The City was expecting upbeat results from a resurgent Tesco this week, but the scale of progress under Dave Lewis took the market aback.
Putting in their place any remaining doubters of the wisdom of its Booker tie-up, Tesco beat expectations on almost every measure as it announced its final annual results before the £3.7bn wholesaler acquisition is included in its accounts.
The UK’s biggest supermarket posted a 28.4% increase in group operating profit before exceptional items to £1.6bn, while pre-tax profits soared some 795% from £145m to £1.3bn - beating market consensus of £1.2bn. Group sales were also up 2.3% to £51bn, excluding fuel sales of £6.5bn, while UK like-for-like sales growth in the fourth quarter remained a solid 2.3%.
The outperformance even enabled Tesco to bring back its dividend for the first time in three years, paying shareholders out 3p per share.
Richard Lim, chief executive of Retail Economics, commented: “A laser-like focus on the core UK food business continues to deliver impressive gains. Deeper price investment, a more focused range and further asset disposals have slowed the loss of market share and boosted further improvements in profitability.”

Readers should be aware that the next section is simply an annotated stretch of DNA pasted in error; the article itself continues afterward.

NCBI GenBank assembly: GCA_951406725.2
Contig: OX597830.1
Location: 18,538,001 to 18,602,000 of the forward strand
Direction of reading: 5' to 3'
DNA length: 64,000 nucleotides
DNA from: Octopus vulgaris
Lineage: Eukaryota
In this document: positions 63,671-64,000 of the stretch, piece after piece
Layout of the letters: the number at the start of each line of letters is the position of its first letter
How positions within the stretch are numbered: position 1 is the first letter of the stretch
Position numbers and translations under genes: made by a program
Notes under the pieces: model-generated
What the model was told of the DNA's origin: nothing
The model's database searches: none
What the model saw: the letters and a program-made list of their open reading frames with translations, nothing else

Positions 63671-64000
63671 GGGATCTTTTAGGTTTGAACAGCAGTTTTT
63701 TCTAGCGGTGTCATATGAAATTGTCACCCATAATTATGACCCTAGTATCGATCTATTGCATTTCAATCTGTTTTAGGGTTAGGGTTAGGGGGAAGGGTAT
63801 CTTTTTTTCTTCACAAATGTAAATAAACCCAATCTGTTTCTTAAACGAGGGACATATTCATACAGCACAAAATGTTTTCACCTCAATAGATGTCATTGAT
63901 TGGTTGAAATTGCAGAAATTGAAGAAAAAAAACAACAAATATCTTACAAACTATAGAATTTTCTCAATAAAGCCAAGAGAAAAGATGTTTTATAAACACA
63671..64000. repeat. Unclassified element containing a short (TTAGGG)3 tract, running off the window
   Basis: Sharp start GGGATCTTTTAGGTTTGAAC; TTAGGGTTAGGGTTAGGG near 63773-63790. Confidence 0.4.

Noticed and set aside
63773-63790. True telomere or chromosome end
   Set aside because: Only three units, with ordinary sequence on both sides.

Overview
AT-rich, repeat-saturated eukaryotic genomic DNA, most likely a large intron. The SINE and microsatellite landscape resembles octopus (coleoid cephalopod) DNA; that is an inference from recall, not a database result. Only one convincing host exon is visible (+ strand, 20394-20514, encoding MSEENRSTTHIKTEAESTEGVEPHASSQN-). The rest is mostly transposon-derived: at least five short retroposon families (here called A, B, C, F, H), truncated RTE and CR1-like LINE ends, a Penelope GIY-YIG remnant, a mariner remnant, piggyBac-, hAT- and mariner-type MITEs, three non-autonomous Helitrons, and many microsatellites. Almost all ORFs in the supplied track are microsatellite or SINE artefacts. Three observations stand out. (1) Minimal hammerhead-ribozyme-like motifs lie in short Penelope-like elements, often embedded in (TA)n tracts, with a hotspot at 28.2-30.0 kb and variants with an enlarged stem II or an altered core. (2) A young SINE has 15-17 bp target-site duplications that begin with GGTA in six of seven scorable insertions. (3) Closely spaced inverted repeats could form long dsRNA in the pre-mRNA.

The grocer restated its target of finding £200m of Booker synergies within three years, including £60m in the first year post-merger. Booker itself also posted like-for-like sales growth of 9.9% as a further fillip for the combined group.
Tesco also said it was on track to meet its target of reducing overall costs by £1.5bn and improving operating margins to between 3.5%-4% by the end of its 2019/20 financial year. Bernstein analyst Bruno Monteyne speculated the strong results could put Tesco on course to hit this margin target earlier than anticipated. “This could be one year early,” he suggested. Tesco shares surged 7.2% to 225.4p on Wednesday in the wake of its strong financial results and were up a further 3.4% on Thursday to 233p - its highest since early 2015. The shares were still as low as 165.4p in June 2017.